Am Dienstag, 30. September 2008 00:18 schrieb Duncan Coutts:
> Yet another reason for getting dynamic linking / shared libs for Haskell
> packages working reliably on all platforms.

You mean shared libraries without the opportunity to inline library code?  
This would result in a huge performance loss, I think.

Best wishes,
Wolfgang
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Re: Hmm, what license to use?

Micah Cowan
-----BEGIN PGP SIGNED MESSAGE-----
Hash: SHA1

Wolfgang Jeltsch wrote:
> Am Dienstag, 30. September 2008 00:18 schrieb Duncan Coutts:
>> Yet another reason for getting dynamic linking / shared libs for Haskell
>> packages working reliably on all platforms.
>
> You mean shared libraries without the opportunity to inline library code?  
> This would result in a huge performance loss, I think.

Usually _mild_ performance loss, in exchange for major code-size
savings, I would think. C obviously has worked quite fine under exactly
this restraint (though C implementations obviously aren't built to take
as great advantage of inlining library code as Haskell may be).

Just because there's an important loss in value, doesn't mean there's
not a significant net gain for some needs. Dynamically linked libs in
Haskell have obvious benefits, as well as obvious drawbacks.

- --
But hey, YMMV. Just my opinion.
Micah J. Cowan
Programmer, musician, typesetting enthusiast, gamer.
GNU Maintainer: wget, screen, teseq
http://micah.cowan.name/
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Re: Re: Hmm, what license to use?

Magnus Therning
In reply to this post by Simon Marlow-5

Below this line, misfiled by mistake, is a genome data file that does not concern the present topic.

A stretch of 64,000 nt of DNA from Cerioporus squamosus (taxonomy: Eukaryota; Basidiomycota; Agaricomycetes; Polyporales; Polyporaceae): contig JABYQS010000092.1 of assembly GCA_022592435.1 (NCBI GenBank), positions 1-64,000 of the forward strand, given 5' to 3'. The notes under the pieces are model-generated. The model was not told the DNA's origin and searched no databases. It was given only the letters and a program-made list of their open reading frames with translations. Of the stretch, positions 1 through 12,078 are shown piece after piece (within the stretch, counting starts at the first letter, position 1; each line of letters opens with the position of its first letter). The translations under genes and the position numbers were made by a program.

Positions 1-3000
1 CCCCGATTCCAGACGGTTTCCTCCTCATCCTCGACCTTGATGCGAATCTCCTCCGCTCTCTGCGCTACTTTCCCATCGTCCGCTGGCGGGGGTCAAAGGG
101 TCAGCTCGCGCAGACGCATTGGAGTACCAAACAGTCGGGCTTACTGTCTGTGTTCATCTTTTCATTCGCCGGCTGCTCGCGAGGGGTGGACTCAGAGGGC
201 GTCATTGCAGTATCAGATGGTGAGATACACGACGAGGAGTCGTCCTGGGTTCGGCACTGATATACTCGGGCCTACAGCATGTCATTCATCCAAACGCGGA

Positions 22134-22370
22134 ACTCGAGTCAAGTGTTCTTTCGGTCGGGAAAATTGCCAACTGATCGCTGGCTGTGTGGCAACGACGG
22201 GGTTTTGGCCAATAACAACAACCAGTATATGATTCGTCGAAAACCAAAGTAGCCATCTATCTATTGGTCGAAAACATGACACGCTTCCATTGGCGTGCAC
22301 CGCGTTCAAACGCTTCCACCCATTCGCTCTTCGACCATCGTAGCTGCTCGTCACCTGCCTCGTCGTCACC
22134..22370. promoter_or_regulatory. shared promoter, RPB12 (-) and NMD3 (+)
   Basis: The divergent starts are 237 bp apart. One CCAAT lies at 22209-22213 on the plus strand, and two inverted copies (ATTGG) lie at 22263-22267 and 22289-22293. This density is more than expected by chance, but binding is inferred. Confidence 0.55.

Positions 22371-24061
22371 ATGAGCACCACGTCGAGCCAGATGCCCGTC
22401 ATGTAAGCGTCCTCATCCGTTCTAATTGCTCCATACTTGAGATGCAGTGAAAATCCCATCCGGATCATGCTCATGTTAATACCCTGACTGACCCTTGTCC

On Wed, Oct 1, 2008 at 6:03 PM, Simon Marlow <[hidden email]> wrote:
[..]
> Dynamic linking doesn't solve all the problems, we still have the problem
> that GHC does a lot of cross-module inlining, regardless of whether dynamic
> linking is used.  However, I really would like to have a way to have
> complete control over what is exposed across a package boundary.  We need
> this not just for licensing reasons, but also for making a dynamic library
> with a fixed ABI, so it can be upgraded later.

I have a really hard time following this.  Are you seriously saying
that GHC is inlining code from modules _and_ link dynamically at the
same time.  That seems like a remarkably strange thing to do, or maybe
I'm just missing something.

My understanding from another thread on here was that dynamic linking
isn't working reliably, not even on Windows, where it once was
supported.  It has never worked on any other platform.  Am I wrong
about this?  IIRC I've never seen GHC produce anything that's
dynamically linked to _any_haskell module, and all modules I compile
are always packaged up in .hi and .a files.  Not a .so or .dll as far
I can see.

/M

--
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http://therning.org/magnus         identi.ca|twitter: magthe